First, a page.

Ed's famous "plaster and fiberglas" method.
Ed created his show cars like no one else. Ed's show cars were not just a off-the-assembly-line models modified with body work, all were unique creations.
Seeing a picture of Henry Ford using a sledge hammer on a fiberglas trunk lid was enough to give Ed the fantastic idea to build a fiberglas car. He liked the idea that fiberglas was very cheap and that it didn't
require alot of training to use, as Ed put it, "It could also be done by people with little or no talent and I had both."
In 1957 Ed started to experiment with fiberglas with his first fiberglas creation "Outlaw", Finding help with this new process was hard, at first Ed was going to use wood to build
the body to lay the fiberglas on. Things started getting too complicated trying to use wood, "Wood and me don't jive." Ed said. Looking for something other than wood to use Ed went to a local lumber yard and
picked up some casting plaster. Casting plaster was better than wood and very cheap.
Making adjustments on the plaster body was easy, Ed would use a saw if he needed to take something off, if he needed to add something he would just poke a coat hanger into the body for support and start building
it up with plaster. After the plaster body started to take shape, he would then start smoothing it down using sand paper. All the sanding would create a deep layer of plaster dust on everything in the garage. Finding
it harder to keep the garage clean Ed decided only to clean the floor after finishing each car. Dirty Doug (Doug Kinney) helped Ed create his show cars, they would find all sorts of screwdrivers and as Ed put it "neat
junk" in the sweepings, mostly screwdrivers. Along with the plaster dust there was alot of fiberglas dust too. Ed said, "fiberglas dust is worse'n itching powder, but Me and Doug wuz pretty use to it."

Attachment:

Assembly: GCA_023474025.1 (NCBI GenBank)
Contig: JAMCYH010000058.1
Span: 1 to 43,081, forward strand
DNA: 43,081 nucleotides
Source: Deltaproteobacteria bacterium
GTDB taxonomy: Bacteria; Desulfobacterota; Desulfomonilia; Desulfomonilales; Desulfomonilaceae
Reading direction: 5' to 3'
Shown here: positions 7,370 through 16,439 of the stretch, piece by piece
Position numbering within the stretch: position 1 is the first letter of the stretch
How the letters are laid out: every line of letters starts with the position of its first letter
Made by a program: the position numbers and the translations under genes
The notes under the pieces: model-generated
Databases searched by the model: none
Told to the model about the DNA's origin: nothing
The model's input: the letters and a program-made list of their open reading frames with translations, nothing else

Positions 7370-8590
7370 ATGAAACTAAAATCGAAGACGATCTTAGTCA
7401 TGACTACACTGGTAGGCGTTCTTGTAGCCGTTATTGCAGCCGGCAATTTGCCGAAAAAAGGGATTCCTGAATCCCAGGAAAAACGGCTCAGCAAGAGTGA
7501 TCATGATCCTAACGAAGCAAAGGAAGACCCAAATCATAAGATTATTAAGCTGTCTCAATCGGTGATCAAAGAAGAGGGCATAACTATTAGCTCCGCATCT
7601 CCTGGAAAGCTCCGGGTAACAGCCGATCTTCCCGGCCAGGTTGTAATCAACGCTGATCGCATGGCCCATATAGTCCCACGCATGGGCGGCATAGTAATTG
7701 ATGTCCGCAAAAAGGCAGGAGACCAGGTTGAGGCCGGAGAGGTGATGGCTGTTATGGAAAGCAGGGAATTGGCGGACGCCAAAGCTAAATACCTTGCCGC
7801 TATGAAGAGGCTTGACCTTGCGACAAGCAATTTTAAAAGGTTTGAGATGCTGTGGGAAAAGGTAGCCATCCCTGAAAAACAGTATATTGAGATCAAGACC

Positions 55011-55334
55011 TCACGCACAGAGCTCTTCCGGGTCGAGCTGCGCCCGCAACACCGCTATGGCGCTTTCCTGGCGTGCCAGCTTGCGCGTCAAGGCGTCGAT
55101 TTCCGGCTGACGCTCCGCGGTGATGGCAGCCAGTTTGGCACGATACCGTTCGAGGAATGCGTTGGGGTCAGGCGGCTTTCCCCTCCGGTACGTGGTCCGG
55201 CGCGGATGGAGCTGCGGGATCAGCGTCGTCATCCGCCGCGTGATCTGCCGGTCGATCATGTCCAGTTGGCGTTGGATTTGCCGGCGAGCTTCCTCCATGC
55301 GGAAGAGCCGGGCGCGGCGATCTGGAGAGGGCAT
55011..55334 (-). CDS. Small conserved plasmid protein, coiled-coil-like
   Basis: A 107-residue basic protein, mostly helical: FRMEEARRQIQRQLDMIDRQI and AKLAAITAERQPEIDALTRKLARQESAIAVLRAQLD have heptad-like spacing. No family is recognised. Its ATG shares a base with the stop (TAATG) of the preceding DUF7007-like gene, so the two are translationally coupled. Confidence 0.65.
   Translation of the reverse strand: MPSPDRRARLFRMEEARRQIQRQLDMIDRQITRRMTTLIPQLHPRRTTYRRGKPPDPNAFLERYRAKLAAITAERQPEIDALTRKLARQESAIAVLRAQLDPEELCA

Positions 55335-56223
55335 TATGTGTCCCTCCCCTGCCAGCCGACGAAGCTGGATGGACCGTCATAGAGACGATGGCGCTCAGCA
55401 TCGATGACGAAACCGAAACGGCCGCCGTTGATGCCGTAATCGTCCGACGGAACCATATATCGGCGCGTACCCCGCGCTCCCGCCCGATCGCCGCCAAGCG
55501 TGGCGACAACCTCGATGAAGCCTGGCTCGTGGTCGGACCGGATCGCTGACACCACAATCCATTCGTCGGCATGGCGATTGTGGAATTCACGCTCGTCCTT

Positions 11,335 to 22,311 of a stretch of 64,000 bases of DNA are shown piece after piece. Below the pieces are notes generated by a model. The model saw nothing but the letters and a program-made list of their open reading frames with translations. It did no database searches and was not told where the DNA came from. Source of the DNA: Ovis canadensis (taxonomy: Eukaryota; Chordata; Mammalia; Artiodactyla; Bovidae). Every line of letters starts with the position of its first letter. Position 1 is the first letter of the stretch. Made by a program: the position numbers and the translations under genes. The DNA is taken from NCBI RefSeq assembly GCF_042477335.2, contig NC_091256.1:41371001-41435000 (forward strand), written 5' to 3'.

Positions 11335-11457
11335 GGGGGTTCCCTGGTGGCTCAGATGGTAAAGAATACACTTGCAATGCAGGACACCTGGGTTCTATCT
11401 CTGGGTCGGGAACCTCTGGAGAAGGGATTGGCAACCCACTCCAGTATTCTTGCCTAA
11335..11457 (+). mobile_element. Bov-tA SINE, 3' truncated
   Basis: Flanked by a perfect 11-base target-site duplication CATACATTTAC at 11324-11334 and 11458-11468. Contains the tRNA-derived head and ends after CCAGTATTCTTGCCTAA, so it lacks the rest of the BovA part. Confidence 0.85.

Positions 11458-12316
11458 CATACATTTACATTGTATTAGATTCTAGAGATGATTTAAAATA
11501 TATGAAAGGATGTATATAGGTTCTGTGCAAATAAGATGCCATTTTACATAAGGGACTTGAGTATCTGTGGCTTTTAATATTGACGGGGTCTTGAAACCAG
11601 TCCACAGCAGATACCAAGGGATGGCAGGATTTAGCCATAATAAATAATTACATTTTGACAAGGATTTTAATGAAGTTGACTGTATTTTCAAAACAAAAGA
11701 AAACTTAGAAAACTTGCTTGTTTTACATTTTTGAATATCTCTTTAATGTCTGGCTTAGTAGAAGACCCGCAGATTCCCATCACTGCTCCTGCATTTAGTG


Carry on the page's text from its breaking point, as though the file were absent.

Not until the plaster body was shaped and smoothed as Ed wanted did the fiberglas get applied. Ed said, "it's one of the gooiest messes you would ever want to see." Pants were ruined and thrown away by
the end of each day and shoes would last up to four days before he would spray a coat of black paint on them. The fiberglas process combines the use of a special epoxy resin and fiberglas fabric that once applied dry
into a very strong material.
After the fiberglas body had time to harden, the plaster underneath was knocked out using rubber hammers. It has been said that in some of the tight areas of certain show car bodies the plaster still remains. More
sanding took place to get the body ready for painting. Ed painted most of his cars before '59. Starting with the Beatnik Bandit Ed started using Larry Watson, Ed said, "Paintin' cars wasn't my favorite trick"
and he felt that if one didn't stay on top of the latest techniques the results could be disastrous.
With the body out to be painted Ed would finish up on the chassis, engine, drivetrain and wiring. Ed liked gathering extra parts for his show cars in junk yards and through trades. Usually everything would get
chromed plated. He would assemble all the pieces after everything was back at his shop, saving the interior for next to last.
Using his plaster and fiberglas method Ed would repeat this process though out his show car career, making not only his show cars unique creations but the process they were created unique also.